To consider how the Constitutional Crisis affected the Unionist Alliance, exploration is needed on the reasons why the Conservatives rejected the Budget, how different opinions to the Budget caused disharmony within the party, the effect of the Parliament Act becoming law and Balfour's reaction.
Many Unionist peers were against the People's Budget for many reasons. One reason was that due to an agricultural depression in the 19th century land prices had declined. Also landowners had found that, starting in the 1880s, their privileges were being restricted by legislations already in place. They were also annoyed by a tactic used by Salisbury and Balfour. Salisbury and Balfour thought that by allowing some of the minor reforms to pass they could block or delay some of the more important reforms. They meant that some reforms passed caused unwelcome consequences to many peers.
However leaders of the Unionist Alliance had their own reasons for opposing the Budget.
They were hoping that by rejecting the Budget a general election could take place. As the Conservatives popularity was on the rise, success had been found at many by-elections, there was a fair chance that they could win. Also many Conservative members viewed the Budget as a Socialist conception. Moreover by objecting to the Budget they would help prevent more and more social reforms for becoming law.
The People's Budget of 1909 split the Unionist Alliance into three groups. Those who were adamant about rejecting the Bill in the Lords, who were called 'diehards'. Others who preferred not to make a decision and supported abstention were called 'hedgers'. Some, in the House of Lords, were called 'rats' as they agreed with the government. This led to disagreements in the Conservative Party:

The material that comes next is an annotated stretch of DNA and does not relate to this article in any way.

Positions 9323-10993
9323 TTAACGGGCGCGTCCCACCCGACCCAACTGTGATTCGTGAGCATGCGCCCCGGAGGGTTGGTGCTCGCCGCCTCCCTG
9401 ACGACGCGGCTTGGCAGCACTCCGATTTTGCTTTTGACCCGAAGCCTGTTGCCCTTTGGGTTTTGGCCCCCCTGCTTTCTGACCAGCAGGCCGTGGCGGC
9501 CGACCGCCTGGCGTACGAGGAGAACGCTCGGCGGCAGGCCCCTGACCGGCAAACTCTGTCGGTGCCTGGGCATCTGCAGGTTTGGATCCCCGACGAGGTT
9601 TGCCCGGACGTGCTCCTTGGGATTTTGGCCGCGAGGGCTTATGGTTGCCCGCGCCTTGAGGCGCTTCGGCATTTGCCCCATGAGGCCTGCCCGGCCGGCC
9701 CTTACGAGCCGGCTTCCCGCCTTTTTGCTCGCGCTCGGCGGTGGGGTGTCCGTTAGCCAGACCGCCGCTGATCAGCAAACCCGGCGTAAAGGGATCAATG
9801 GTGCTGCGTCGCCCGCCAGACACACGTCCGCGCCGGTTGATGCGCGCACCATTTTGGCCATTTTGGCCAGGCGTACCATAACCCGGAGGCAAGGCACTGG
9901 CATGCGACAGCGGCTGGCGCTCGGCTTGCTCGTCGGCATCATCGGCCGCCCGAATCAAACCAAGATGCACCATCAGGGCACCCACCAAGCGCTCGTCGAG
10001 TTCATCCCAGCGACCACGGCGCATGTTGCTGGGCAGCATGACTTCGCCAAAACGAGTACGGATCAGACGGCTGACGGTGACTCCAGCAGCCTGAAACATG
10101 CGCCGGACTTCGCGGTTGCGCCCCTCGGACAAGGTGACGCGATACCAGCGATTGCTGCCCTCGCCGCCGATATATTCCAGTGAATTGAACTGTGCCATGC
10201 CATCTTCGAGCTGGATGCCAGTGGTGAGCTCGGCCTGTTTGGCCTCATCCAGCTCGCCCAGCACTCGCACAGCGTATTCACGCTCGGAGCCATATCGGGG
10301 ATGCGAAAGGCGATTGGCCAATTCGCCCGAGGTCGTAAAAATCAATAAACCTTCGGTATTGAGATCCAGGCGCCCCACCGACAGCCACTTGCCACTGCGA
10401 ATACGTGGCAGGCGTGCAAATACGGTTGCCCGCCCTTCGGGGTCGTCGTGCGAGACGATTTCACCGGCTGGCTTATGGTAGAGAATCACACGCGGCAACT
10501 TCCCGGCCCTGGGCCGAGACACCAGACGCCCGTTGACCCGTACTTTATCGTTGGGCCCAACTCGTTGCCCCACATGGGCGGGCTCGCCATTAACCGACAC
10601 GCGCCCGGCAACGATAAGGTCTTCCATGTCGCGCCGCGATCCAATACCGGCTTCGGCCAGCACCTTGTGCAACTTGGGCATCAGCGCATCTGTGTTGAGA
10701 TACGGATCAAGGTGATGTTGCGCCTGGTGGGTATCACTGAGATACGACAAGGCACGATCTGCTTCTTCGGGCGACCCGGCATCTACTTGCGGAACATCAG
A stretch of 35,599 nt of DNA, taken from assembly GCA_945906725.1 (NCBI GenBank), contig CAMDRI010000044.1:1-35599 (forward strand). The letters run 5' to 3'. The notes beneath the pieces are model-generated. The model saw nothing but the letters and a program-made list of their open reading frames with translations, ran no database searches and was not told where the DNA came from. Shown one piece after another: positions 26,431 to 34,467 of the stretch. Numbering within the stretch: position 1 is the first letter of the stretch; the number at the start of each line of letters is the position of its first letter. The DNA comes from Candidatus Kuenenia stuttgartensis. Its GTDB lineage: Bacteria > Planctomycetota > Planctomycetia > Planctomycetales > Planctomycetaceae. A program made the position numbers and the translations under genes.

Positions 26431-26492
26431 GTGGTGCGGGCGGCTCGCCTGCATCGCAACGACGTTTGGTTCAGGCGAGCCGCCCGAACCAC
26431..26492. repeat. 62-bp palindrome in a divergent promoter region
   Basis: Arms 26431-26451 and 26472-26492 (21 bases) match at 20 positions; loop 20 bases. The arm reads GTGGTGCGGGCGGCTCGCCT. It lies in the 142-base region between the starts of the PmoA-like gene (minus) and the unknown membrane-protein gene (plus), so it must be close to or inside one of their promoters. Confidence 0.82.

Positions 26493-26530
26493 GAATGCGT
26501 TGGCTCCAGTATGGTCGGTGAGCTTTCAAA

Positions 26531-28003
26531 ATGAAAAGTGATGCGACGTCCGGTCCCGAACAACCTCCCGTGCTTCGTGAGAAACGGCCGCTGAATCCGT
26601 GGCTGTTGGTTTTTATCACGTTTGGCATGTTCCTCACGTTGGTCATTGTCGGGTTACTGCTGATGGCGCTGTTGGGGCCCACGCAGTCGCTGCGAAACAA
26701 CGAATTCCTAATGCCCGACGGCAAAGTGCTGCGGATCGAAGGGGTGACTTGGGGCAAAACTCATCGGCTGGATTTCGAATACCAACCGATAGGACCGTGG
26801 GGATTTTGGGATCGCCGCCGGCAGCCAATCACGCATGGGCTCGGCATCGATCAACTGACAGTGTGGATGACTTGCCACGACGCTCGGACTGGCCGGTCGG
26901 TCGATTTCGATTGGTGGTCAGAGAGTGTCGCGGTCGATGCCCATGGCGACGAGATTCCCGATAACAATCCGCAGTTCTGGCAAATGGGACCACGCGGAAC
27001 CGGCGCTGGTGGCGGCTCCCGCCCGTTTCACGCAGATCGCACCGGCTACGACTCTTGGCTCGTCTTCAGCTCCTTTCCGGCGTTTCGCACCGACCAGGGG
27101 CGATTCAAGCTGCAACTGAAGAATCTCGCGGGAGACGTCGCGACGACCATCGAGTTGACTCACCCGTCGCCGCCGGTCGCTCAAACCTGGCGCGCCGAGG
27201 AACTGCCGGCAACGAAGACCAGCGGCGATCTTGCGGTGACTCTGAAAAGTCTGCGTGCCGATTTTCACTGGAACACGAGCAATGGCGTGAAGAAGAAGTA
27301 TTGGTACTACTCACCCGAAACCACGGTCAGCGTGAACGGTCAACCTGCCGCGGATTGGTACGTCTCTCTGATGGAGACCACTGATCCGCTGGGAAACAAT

'This bad feeling, often personal but also based on deep political differences, was reciprocated'
This suggests the tension between many peers had been brewing for some time and the Constitutional Crisis helped to bring the hidden conflict out into the open.
The Liberals action against the Constitutional Crisis was to introduce the Parliament Bill. This bill proposed that the Lords could not reject a finance bill and a bill passed by the Commons three times automatically became law. Balfour encouraged Conservative peers to pass this Bill to prevent new Liberal peers from being created. However 114 peers, mostly those labelled 'diehards', ignored Balfour's pleas and rejected the Bill:
'His inability to take a strong line during the Parliament Bill episode eroded his support'
This means that his popularity within the Conservatives was waning. Soon after this he resigned as leader of the Conservative Party.
The next leader was Andrew Bonar Law, who boosted the Party's enthusiasm:
'his dry purposeful manner and his readiness to take on the Liberals with brutal directness did wonders for party morale'
His leadership gave the party more confidence, which made them into a more worthwhile opponent to the Liberals.
The Constitutional Crisis troubled the Unionist Alliance greatly as it brought out the hidden tensions between many peers, which could have resulted in disaster. Balfour's resignation could have potentially left the party in a dire state. However Bonar Law's new approach to leadership did wonders for the party's confidence and managed to save them from failure.